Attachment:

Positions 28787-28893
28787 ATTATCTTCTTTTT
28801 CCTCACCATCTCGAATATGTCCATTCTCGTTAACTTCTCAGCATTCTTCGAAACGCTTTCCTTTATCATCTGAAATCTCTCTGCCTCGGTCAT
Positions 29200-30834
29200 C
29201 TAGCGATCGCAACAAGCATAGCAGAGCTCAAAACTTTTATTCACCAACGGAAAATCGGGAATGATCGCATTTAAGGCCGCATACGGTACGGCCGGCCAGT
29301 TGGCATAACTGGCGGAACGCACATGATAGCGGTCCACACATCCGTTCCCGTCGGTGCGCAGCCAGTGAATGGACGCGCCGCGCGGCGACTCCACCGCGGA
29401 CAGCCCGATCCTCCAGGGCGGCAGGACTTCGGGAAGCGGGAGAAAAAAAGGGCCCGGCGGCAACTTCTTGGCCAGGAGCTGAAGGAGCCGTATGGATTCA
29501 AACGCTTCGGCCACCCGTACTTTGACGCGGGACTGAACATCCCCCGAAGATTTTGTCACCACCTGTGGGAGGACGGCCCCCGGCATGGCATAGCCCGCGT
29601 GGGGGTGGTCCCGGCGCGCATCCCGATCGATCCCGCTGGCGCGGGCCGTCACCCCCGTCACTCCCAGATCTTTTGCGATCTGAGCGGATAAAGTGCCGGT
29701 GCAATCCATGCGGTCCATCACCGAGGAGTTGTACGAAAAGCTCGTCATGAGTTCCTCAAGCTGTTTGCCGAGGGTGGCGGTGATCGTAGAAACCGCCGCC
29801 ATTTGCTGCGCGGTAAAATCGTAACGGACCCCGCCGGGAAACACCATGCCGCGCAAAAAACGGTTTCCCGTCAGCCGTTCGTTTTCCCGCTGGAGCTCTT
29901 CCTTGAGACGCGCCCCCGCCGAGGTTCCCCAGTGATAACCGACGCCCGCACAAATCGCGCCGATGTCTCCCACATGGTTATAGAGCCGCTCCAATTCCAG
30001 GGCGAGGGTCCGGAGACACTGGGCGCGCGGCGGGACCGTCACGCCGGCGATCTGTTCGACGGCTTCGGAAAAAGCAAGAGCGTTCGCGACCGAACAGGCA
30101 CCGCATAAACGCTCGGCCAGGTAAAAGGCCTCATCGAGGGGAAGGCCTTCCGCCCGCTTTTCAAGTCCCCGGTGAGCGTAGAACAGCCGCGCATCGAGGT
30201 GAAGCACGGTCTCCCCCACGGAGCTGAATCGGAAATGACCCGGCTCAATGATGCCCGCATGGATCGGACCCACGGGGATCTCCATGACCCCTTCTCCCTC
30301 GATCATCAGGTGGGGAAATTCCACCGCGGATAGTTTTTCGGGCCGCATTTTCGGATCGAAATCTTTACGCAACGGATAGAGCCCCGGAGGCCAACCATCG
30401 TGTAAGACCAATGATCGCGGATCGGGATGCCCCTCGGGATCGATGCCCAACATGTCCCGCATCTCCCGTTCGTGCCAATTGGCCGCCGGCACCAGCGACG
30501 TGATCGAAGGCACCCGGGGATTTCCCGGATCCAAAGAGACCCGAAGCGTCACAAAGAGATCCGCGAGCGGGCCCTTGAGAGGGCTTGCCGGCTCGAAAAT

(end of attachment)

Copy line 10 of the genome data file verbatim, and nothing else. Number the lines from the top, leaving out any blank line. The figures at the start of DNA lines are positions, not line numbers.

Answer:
29601 GGGGGTGGTCCCGGCGCGCATCCCGATCGATCCCGCTGGCGCGGGCCGTCACCCCCGTCACTCCCAGATCTTTTGCGATCTGAGCGGATAAAGTGCCGGT